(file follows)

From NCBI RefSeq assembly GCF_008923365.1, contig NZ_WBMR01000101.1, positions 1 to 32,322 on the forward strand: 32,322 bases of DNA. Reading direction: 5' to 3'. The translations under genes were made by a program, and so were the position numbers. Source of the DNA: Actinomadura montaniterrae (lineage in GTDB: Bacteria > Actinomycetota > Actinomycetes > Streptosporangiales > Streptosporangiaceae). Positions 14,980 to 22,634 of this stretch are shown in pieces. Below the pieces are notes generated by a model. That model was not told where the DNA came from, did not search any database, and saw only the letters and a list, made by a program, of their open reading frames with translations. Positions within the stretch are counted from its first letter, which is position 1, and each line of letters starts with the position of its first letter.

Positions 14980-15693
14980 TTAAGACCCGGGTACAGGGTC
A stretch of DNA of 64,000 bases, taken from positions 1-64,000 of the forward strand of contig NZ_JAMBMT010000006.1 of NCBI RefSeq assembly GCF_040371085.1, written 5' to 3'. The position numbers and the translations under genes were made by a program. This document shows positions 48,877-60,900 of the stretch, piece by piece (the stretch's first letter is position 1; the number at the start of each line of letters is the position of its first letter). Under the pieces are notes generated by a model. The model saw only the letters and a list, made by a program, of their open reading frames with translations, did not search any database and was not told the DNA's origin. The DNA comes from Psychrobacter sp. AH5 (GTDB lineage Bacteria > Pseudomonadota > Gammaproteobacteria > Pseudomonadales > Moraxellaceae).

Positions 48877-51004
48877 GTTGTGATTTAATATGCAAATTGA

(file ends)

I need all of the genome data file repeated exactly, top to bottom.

From NCBI RefSeq assembly GCF_008923365.1, contig NZ_WBMR01000101.1, positions 1 to 32,322 on the forward strand: 32,322 bases of DNA. Reading direction: 5' to 3'. The translations under genes were made by a program, and so were the position numbers. Source of the DNA: Actinomadura montaniterrae (lineage in GTDB: Bacteria > Actinomycetota > Actinomycetes > Streptosporangiales > Streptosporangiaceae). Positions 14,980 to 22,634 of this stretch are shown in pieces. Below the pieces are notes generated by a model. That model was not told where the DNA came from, did not search any database, and saw only the letters and a list, made by a program, of their open reading frames with translations. Positions within the stretch are counted from its first letter, which is position 1, and each line of letters starts with the position of its first letter.

Positions 14980-15693
14980 TTAAGACCCGGGTACAGGGTC
A stretch of DNA of 64,000 bases, taken from positions 1-64,000 of the forward strand of contig NZ_JAMBMT010000006.1 of NCBI RefSeq assembly GCF_040371085.1, written 5' to 3'. The position numbers and the translations under genes were made by a program. This document shows positions 48,877-60,900 of the stretch, piece by piece (the stretch's first letter is position 1; the number at the start of each line of letters is the position of its first letter). Under the pieces are notes generated by a model. The model saw only the letters and a list, made by a program, of their open reading frames with translations, did not search any database and was not told the DNA's origin. The DNA comes from Psychrobacter sp. AH5 (GTDB lineage Bacteria > Pseudomonadota > Gammaproteobacteria > Pseudomonadales > Moraxellaceae).

Positions 48877-51004
48877 GTTGTGATTTAATATGCAAATTGA